As an inmate working in the kitchen at La Tuna, a low-security federal prison in Anthony, Texas, Seth Sundberg pulled a box of chicken out of the freezer with a label warning, “NOT FOR HUMAN CONSUMPTION.” Unsure of what happened to the meat once the container left his hands, Sundberg never ate at the prison dining hall again and decided to come up with a healthy alternative to the cafeteria meals. Using honey, peanut butter and other items stocked in the commissary, he and a partner (who’s still incarcerated) made granola bars. Within a short time, Sundberg had a sales team working the prison yard. Technically contraband, the bars were “criminally delicious,” he says. He moved 3,000 in the first seven months.
Standing seven-feet-one-inch tall, the former professional basketball player who transitioned from playing in the NBA to working for a mortgage lending company, was sentenced in 2010 to seven years of hard time for swindling the IRS out of more than $5 million. Out of prison, Sundberg is now cobbling together his own business venture, Prison Bars. Adapted from his jailhouse recipe, the granola bars are produced by a team of four formerly incarcerated individuals. (To meet demand, they are transitioning from handmade to commercial production.) Sundberg has plans to sell the bars to Silicon Valley tech companies as snacks for employees and to San Francisco tourists at attractions like Alcatraz Island. Eventually, he wants to see them stocked at grocery stores nationwide and envisions hiring 100 formerly incarcerated individuals as account managers, easing their re-entry into society.
“You think everybody that’s in prison fits into three groups: those not intelligent enough to have avoided it, those not wealthy enough to have bought their way out of the system or paid a good attorney and those who are really bad people and deserve to be there,” he says. But after serving time, his opinions changed dramatically. “The degree of separation between someone behind bars and someone that’s not is much less than I ever thought. Once you start hearing those stories, you think, ‘Wow, that’s not too different than an avenue I could have gone down. Or one I have gone down but didn’t get in trouble for.’”
In lockup, Sundberg says he often felt “worthless.” The way the system is designed made him feel like “you screwed up so bad,” making it difficult to reclaim “anything left that you have to offer to anybody else,” he explains.
Once he’d been released, with a box of Prison Bars in his pocket, Sundberg looked for support from outside organizations. He enrolled in school full-time and worked at a laundromat on the weekends as he planned his next move. In the prison library, he’d read about Defy Ventures, a New York-based organization that helps people with criminal histories develop careers as entrepreneurs.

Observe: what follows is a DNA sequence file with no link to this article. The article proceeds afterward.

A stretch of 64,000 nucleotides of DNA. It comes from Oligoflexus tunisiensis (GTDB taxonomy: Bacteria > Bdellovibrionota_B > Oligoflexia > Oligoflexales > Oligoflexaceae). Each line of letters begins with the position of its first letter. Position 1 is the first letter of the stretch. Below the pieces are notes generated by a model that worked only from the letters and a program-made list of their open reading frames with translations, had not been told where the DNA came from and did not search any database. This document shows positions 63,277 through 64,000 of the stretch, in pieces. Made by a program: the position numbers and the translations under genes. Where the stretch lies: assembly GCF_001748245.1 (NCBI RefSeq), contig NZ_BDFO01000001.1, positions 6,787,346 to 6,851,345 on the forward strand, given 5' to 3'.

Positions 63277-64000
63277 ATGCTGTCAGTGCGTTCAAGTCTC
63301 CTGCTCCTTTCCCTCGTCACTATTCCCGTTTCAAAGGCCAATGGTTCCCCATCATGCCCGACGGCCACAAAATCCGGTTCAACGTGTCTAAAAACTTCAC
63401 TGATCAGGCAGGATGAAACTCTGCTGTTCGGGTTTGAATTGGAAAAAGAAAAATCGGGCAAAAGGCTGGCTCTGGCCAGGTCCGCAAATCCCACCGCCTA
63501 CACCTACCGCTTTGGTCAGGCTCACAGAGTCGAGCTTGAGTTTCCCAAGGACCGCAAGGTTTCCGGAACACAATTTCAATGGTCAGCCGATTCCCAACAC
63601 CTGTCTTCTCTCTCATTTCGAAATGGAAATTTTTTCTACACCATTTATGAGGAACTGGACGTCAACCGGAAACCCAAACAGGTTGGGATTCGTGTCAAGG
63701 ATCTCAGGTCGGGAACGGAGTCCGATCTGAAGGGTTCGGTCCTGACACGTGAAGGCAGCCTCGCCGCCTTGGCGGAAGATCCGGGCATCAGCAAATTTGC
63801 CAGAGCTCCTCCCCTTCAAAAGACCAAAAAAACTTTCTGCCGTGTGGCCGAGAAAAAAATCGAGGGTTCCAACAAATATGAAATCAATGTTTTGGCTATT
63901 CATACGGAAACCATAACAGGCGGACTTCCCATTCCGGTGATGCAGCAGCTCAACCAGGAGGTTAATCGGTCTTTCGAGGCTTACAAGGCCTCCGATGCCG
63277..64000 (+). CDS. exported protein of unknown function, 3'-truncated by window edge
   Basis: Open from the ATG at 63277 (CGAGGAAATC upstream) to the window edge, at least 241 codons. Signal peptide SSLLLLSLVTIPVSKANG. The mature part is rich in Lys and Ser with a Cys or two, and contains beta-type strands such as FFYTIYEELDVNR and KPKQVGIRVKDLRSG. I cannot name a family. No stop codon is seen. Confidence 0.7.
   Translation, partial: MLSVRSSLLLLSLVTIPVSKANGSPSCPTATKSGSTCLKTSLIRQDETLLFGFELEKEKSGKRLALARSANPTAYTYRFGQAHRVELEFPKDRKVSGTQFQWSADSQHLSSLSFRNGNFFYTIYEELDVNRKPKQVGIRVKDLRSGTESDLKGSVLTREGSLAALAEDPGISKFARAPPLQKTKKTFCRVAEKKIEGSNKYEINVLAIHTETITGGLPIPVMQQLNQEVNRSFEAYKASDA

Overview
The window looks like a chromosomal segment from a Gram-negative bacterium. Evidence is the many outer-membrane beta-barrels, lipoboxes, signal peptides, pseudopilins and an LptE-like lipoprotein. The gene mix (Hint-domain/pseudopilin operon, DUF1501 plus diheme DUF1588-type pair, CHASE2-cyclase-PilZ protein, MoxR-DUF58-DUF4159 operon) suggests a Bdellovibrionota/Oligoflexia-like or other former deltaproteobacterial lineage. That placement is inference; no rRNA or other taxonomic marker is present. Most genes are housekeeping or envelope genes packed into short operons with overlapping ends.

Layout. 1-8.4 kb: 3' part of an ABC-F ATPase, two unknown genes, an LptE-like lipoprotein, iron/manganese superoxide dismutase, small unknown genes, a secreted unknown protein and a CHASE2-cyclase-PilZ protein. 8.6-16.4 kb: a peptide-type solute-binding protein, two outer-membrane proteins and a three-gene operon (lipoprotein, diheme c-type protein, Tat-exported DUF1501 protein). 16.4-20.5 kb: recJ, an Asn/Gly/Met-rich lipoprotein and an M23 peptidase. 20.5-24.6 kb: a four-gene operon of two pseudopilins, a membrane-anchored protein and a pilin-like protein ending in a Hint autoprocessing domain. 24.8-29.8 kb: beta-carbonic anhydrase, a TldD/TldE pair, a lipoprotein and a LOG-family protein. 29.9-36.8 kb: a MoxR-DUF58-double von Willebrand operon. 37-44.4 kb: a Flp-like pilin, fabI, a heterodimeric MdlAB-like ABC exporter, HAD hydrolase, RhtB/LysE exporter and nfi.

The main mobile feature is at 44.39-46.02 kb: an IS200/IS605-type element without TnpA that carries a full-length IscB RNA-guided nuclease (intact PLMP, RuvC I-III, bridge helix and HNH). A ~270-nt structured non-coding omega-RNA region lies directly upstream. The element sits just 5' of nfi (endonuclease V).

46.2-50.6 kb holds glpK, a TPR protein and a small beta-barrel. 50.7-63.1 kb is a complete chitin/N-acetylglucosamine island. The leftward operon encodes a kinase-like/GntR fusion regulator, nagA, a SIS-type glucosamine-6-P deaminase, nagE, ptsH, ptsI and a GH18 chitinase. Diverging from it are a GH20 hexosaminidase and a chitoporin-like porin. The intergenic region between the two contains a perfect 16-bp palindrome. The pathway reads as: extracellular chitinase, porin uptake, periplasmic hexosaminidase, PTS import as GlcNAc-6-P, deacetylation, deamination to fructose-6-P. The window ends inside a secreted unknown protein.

“They say that America is the land of second chances, but it’s really not. Once you have an X on your back, you almost have no opportunities,” Catherine Hoke, the nonprofit’s founder, tells Fast Company. “Of people who are rearrested in America, 89 percent of them are unemployed at the time of their arrest.” Hoke, a former venture capitalist, says a tour of Texas prisons made her realize that organized crime rings were often sophisticated operations, on par with corporations in their management, marketing and bookkeeping. She wondered, was there a way to put those skills to work in a legitimate enterprise? Or as Sundberg puts it, can you “transform your hustle?” Through a Craigslist ad, he signed up for Defy’s first class of entrepreneurs-in-training in the Bay Area.
Sundberg hopes the granola bars will appeal to both the health-conscious consumer (gluten-free, non-GMO bars are on the way) and those who want to do good. “If you can make a small change by eating a granola bar, helping provide jobs, a lot of people can get behind that,” he says. With individual profiles of their employees on packages or their website, Sundberg wants to put a face to the 2.2 million Americans in federal and state prison. By humanizing felons who have been locked up, he hopes his business demonstrates the power of second chances.
Sundberg knows he needs one himself. Now managing his own business, he’s going to do things right this time — in the eyes of both IRS auditors and his employees. Prison “just rips your soul out, and it’s a process to get it back. It’s something I’m still going through,” he says. “I spent the first two and a half years being upset at other people, at the system, all these outside things, before I fully realized I’m truly responsible for all this stuff. These were my issues and my decisions.” He spent a lot of time thinking about how to make amends, pondering what else he had to offer. “I screwed up and made a mistake,” he says. “But I’m not doing that again.”